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Inclusion Teacher Duties and Responsibilities

written by: Deidra Alexander • edited by: Elizabeth Wistrom • updated: 2/14/2012

The duties of an inclusion teacher demands the ability to multitask with a high level of performance. Understanding inclusion teacher duties attached to this position will improve the quality of student function and the overall success of the entire arrangement.

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    Inclusion teachers are educators who maintain a general education classroom with the enrollment of at least one student with special needs while establishing and maintaining a community environment where each of their students is welcome and attended to. The inclusion teacher duties are categorized and listed as follows:

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    Collaboration

    • Attends to the requirements detailed in the education plans of their special needs students, such as a 504 plan, Transition plan (a post-secondary plan), IFSP (Individual Family Service Plan), or IEP (Individual Education Plan) in coordination with implementation and review by the special education team (parents, special education teacher, specialized personnel, service providers and many times the student).
    • Plans lessons and classroom activities with the help of the special education teacher according to a curriculum through medications and redesigns as needed.
    • Gathers information on the student’s strengths and weakness and develop ways to address them by reviewing past performances on state tests, semester exams, or report cards and the student’s personal history.
    • Opens a line of communication between the student’s parent to provide progress and request feedback to share with the special education teacher and other team members.
    • Meets with team members and solicits the support of the school principal and special education supervisor for help with materials and resources necessary to make inclusion beneficial for all involved.
    • Sets up a cooperative teaching arrangement that uses a variety of styles to fit student need, resources, time, and teacher skill for a dynamic learning experience prior to the student’s introduction and throughout their time in the environment.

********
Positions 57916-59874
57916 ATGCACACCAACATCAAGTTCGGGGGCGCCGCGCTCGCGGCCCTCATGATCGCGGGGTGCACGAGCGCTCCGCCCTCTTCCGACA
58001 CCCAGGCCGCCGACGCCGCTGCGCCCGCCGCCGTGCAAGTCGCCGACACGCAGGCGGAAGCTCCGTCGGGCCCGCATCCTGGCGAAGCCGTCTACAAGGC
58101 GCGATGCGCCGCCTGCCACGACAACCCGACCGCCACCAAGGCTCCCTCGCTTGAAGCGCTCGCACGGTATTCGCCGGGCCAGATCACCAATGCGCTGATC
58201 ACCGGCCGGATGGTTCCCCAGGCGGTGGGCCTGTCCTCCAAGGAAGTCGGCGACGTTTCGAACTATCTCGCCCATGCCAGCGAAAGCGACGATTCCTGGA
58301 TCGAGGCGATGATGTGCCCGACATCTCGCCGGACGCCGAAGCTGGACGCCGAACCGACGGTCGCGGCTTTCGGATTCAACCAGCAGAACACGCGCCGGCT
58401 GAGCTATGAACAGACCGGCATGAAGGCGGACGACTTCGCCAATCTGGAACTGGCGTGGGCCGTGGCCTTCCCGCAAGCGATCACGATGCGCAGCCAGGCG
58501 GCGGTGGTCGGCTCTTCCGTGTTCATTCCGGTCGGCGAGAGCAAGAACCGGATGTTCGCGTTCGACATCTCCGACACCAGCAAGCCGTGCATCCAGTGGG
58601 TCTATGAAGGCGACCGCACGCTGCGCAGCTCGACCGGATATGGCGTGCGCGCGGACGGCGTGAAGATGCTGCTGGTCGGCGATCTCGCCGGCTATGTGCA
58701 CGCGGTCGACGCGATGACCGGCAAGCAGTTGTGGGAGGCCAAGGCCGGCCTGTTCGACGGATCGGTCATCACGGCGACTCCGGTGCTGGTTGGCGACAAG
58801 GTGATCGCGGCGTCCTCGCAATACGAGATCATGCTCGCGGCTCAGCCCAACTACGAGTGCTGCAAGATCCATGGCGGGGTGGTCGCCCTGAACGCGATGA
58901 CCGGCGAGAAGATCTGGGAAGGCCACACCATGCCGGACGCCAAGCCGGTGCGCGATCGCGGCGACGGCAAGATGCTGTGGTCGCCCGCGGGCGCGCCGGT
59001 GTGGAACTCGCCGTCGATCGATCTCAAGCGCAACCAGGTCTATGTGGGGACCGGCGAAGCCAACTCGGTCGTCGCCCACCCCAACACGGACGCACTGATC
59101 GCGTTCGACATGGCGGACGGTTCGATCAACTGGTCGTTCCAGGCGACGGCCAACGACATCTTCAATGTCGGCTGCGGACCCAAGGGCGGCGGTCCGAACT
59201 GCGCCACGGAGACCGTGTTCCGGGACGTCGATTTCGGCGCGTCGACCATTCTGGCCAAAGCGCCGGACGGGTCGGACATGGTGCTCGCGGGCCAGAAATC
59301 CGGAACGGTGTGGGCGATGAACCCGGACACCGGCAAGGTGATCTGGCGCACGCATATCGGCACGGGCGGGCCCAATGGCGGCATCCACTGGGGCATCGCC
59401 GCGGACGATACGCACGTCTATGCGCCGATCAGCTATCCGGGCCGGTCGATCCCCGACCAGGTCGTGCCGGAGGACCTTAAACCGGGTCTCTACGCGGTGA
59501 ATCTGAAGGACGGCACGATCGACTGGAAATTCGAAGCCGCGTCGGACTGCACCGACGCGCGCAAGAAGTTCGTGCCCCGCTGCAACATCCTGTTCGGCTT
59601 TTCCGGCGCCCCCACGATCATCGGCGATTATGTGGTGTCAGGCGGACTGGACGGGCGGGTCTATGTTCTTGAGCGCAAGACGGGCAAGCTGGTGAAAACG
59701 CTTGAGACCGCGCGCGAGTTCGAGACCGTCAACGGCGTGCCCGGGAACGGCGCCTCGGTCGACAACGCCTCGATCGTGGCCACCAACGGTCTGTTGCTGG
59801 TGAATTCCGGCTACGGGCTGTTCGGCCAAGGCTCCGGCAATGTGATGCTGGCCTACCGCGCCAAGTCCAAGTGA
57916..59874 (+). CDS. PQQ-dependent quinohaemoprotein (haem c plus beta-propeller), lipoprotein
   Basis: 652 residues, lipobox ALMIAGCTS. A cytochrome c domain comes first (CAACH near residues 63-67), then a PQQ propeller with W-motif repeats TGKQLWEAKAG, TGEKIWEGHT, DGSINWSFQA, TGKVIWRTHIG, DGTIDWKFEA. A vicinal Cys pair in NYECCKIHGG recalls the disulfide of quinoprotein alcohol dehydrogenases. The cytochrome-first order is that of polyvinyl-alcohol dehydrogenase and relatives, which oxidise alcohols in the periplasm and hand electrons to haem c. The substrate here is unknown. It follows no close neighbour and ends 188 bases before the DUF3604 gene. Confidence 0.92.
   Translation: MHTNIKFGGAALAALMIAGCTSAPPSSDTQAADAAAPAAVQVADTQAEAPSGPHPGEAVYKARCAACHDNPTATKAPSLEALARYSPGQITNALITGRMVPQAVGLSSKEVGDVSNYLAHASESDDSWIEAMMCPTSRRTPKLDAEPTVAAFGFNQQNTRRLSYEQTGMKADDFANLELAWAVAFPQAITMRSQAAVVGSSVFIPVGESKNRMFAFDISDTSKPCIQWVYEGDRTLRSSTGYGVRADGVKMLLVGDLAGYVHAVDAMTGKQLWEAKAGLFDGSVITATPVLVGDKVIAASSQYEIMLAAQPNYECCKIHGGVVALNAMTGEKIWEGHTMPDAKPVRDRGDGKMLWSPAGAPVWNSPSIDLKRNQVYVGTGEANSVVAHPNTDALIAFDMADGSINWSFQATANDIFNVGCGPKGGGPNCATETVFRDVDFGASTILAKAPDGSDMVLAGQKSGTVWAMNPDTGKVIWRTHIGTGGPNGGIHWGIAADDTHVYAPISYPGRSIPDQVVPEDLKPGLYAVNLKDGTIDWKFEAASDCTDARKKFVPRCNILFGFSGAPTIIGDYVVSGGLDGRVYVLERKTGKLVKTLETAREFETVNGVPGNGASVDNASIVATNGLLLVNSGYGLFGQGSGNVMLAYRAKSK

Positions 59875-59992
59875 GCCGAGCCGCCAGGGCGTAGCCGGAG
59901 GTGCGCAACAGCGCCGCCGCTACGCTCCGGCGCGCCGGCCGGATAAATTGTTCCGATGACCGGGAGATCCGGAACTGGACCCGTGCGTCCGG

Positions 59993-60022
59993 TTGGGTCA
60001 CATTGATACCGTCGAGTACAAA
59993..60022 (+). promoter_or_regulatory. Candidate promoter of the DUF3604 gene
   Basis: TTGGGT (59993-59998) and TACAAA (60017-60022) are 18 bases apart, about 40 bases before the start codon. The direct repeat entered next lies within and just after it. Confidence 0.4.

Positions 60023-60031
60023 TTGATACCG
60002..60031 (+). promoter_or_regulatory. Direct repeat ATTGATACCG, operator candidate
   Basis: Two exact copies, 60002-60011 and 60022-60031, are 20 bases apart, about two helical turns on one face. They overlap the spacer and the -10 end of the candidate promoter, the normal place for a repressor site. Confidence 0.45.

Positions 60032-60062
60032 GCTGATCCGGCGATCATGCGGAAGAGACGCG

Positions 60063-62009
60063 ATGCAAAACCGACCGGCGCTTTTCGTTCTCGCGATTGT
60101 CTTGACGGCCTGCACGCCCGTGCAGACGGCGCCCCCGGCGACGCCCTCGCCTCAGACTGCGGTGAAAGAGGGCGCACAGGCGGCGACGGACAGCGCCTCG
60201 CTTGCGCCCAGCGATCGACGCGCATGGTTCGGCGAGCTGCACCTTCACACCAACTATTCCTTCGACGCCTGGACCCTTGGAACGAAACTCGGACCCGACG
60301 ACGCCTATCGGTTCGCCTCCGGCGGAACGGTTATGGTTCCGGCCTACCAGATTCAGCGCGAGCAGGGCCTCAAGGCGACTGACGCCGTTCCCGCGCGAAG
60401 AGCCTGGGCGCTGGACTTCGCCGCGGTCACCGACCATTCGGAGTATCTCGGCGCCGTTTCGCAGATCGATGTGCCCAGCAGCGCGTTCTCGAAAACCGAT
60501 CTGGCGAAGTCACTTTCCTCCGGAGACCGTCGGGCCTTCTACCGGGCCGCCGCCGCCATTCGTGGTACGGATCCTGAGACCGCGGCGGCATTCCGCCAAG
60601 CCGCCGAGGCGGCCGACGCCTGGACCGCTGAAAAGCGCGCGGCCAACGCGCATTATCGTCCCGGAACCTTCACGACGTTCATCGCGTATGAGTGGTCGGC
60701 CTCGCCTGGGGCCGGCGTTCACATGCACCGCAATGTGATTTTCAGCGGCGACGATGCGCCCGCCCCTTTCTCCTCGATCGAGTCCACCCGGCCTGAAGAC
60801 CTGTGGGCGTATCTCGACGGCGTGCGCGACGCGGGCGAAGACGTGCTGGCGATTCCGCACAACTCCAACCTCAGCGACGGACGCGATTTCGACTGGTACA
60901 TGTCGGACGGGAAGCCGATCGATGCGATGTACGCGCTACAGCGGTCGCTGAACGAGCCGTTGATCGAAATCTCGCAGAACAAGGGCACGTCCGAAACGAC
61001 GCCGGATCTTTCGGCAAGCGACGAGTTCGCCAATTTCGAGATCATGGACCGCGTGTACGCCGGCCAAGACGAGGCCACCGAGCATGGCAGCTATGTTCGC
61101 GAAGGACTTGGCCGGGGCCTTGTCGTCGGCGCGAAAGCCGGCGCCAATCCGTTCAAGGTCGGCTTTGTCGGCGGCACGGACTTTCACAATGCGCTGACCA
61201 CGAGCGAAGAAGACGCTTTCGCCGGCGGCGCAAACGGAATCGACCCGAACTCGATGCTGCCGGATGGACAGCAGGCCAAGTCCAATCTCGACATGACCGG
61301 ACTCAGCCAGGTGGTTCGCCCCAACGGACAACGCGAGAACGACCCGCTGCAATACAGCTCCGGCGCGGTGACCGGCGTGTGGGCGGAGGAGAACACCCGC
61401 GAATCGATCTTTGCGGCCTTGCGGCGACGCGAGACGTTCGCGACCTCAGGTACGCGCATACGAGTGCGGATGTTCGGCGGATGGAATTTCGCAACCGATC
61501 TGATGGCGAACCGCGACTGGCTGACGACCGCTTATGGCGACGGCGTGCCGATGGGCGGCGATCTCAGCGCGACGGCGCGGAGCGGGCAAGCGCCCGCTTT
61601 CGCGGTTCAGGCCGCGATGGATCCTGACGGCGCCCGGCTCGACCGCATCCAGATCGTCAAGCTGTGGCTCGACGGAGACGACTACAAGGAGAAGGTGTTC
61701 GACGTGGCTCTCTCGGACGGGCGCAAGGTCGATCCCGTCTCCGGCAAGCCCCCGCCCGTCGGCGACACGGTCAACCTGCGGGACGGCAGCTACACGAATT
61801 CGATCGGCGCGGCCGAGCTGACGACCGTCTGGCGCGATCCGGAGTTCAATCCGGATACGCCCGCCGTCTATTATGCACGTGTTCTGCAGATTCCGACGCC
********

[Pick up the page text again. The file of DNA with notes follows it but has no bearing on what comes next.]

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    Accommodations and Modifications

    • Modifies lessons, materials, and tests as needed per the student’s education plan. An example of a modification is to use lower level reading materials for a lesson or shortening the number of multiple choice options on a test.
    • Accommodates the student’s needs such as allowing for extra time to turn in assignments for homework, on tests, or providing a separate area for testing.

    Specific modifications and accommodations will be listed within the student’s education plan making review before implementation imperative.

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    Meeting Standards

    • Identifies and synthesizes classroom instruction with state requirements while meeting the needs of the student.
    • Provides alternate assessments as mandated by law when students cannot participate in testing with their peers.
    • Seeks, attends, and adheres to professional development required by the state department of education, as well as any other programs that will benefit the classroom as a whole.
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    These duties are general but should provide a good grasp on the responsibilities bestowed upon an teacher with this title. At times where uncertainty persists, acquire the advice of personnel at the state department of education or the help of someone who is experienced with this environment to avoid conflict and easy the transition to brighten the success rate of this learning environment.

    Above all else, the inclusion teacher duties focus on educating students for preparation in a post-secondary life by performing the assigned, and often times extenuating, duties of both general education teacher and a special education professional.

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